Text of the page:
Most businesses don’t differentiate themselves from their competitors by paying their tax payments efficiently. Their customers simply don’t care about what goes on behind the scenes. To stay competitive, businesses need to focus on whatever it is they do best.
Compliance and risk systems are built to protect against liability, not drive productivity. For this reason, it’s crucial for businesses to delegate and outsource activities that don’t add to their value and bottom line. In this way, they can stay competitive, work on servicing their customers and continue to honor their core values.
- Remote Work and Physical Locations
As an added complexity starting in 2020 with the pandemic, remote work is the current default for many businesses, with almost twice as many employees working from home than working in a physical office according to Stanford research. This shift may extend well past the pandemic – businesses are waking up to the fact that they can maintain operations with much of their staff at home on a full-time or part-time basis. A survey from Enterprise Technology Research reports that the number of employees working from home permanently is expected to double in 2021.
But managing tax payments doesn’t mix well with remote work. While some tax jurisdictions can be paid online and by electronic payment, many jurisdictions still require paper checks and physical returns to be mailed.
Printing paper checks and returns, and then mailing them to jurisdictions, is going to be much more difficult for internal staff to manage when they can’t be in the office. What was a labor-intensive or time-consuming process before may now be completely unrealistic without regular access to company checks and mailrooms.
The Case for Outsourcing
Paying taxes on time and in compliance is essential. But businesses who manage the process themselves may spend too much time, energy and money doing so. It also comes with risk – making late payments can result in penalties and interest fees. And remote work is making it difficult to keep up with the issuing and mailing of physical checks and paper returns.
Traditional payment processes do not lend themselves to the unique demands of the tax payment process. But automated solutions can facilitate transactions, provide insight into payments and enable individuals to more effectively oversee the entire payment process. Companies that invest in automation are taking a step toward systemizing their tax management and minimizing overhead costs.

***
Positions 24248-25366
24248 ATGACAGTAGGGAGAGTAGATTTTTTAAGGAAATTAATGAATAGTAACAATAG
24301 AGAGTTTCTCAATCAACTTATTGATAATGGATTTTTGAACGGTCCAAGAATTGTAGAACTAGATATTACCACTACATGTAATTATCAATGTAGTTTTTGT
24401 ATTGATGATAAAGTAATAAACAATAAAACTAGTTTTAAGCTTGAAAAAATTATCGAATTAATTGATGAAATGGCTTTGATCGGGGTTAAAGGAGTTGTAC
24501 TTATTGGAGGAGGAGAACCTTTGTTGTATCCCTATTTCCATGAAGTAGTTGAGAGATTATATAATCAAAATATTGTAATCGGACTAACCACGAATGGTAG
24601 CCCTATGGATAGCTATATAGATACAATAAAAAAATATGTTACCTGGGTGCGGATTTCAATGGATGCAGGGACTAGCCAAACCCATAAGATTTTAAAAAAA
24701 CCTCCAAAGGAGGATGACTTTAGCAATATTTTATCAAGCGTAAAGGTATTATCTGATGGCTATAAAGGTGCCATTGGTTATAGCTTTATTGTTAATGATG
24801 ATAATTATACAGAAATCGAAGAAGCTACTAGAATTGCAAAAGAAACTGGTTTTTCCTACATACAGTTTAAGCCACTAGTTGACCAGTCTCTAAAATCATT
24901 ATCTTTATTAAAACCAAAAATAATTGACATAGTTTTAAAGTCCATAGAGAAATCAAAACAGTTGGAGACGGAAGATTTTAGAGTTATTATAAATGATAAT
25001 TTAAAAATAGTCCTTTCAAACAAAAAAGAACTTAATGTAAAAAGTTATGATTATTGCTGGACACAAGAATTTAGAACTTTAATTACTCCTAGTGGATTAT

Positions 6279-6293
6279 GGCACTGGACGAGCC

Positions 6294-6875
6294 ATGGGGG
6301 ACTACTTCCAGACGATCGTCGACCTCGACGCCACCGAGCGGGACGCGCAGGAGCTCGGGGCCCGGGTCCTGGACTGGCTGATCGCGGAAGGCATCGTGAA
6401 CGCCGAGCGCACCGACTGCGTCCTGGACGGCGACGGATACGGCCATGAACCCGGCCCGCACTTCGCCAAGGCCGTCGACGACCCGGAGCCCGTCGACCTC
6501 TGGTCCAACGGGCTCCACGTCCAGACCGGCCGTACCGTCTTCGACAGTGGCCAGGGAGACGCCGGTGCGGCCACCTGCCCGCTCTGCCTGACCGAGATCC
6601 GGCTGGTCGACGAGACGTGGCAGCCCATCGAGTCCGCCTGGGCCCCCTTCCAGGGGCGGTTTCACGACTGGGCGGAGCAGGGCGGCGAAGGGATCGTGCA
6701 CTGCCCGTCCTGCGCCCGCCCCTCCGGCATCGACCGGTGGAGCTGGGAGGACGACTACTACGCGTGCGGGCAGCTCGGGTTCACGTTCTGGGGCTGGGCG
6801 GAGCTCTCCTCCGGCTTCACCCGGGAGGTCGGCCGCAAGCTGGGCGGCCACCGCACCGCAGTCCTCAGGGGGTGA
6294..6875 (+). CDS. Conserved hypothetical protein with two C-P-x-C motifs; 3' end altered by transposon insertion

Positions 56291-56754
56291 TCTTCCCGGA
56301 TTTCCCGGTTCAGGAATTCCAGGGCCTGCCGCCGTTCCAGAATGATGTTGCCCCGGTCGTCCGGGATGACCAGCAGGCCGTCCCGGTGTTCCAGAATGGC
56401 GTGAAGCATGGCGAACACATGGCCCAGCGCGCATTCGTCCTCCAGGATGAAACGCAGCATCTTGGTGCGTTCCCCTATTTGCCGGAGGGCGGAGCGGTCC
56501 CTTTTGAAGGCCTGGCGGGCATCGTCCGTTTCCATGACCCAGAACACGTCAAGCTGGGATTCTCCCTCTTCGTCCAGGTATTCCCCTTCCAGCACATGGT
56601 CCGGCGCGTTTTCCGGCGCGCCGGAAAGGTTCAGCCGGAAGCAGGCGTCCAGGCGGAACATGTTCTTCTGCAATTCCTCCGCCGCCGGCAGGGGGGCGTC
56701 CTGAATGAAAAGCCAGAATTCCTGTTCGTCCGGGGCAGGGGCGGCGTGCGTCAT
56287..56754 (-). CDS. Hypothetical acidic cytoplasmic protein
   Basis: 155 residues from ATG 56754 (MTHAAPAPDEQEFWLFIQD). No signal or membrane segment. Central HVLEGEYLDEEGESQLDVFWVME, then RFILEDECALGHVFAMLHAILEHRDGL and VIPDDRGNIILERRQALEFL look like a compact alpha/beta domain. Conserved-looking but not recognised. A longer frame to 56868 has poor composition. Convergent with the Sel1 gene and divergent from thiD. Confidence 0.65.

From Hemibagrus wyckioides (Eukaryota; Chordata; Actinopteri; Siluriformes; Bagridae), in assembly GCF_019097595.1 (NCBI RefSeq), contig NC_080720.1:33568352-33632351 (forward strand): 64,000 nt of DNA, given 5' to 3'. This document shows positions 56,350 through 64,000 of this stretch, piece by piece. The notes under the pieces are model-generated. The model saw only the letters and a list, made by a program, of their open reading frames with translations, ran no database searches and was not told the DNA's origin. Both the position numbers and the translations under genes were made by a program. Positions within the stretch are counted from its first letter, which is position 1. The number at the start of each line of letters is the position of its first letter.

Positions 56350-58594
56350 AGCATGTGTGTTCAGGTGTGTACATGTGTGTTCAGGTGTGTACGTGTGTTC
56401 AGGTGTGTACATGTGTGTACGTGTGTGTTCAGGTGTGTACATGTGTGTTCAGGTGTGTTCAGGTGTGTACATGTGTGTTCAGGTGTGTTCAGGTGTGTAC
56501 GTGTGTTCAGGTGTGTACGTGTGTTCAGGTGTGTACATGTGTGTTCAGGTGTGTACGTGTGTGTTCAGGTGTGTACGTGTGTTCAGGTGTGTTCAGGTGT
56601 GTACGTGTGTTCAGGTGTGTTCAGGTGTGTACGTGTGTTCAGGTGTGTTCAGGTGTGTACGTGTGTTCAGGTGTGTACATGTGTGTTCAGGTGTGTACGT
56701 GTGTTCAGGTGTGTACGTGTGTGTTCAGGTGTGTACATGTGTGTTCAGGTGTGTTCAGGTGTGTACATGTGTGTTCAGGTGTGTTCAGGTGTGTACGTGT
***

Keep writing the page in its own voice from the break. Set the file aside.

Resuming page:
The benefits of automating tax payments include:
- No more keeping track of jurisdictional compliance. When it comes to paying taxes, keeping track of which jurisdictions to pay, and how much to pay them, is only part of the problem. You’ve also got to keep track of how each jurisdiction accepts payments and returns. Keeping up with hundreds or thousands of taxing jurisdictions, and how to remit payments to each one, is a huge undertaking. Automating your tax payments with a payment processor shifts this work off your shoulders.
- No more devoting resources to payment processing. Your AP and Treasury departments are already managing many financial aspects of your business. Processing large volumes of tax payments each month is a further drain on time, money and resources. Outsourcing will take away this workload, and can help you avoid delays and costly penalties or fees.
- The ability to focus on your organization’s strong suits. When businesses can remain compliant with tax regulations and debts without having to devote a burdensome amount of time, money and resources to the process, they have a greater ability to focus on their core competencies.
- Remote work is no longer an obstacle. Across the country, many tax jurisdictions still require paper checks and tax returns. But widespread remote work can make it more difficult to process physical checks and documents. Outsourcing your tax payment process to an organization with large-scale printing and mailing capabilities will ensure your checks and returns are handled efficiently and on time.
While taxes are an inevitable cost of doing business, the burden of paying them can be mitigated with an effective, automated solution from an experienced payment processor.
Since 2001, Anybill has provided tax payment automation to many of the world’s largest companies and organizations. Headquartered in Washington, D.C., Anybill is SSAE 18 SOC1 Type II and SOC2 Type II compliant and HIPAA compliant.
Anybill works with clients across all industries, and partners with accounting firms around the country to automate their clients’ tax payments. The company’s combination of technology, service, treasury and payment processing capabilities make it a unique solution for tax payment challenges.
To learn more about how Anybill helps automate the tax payment process, visit www.anybill.com.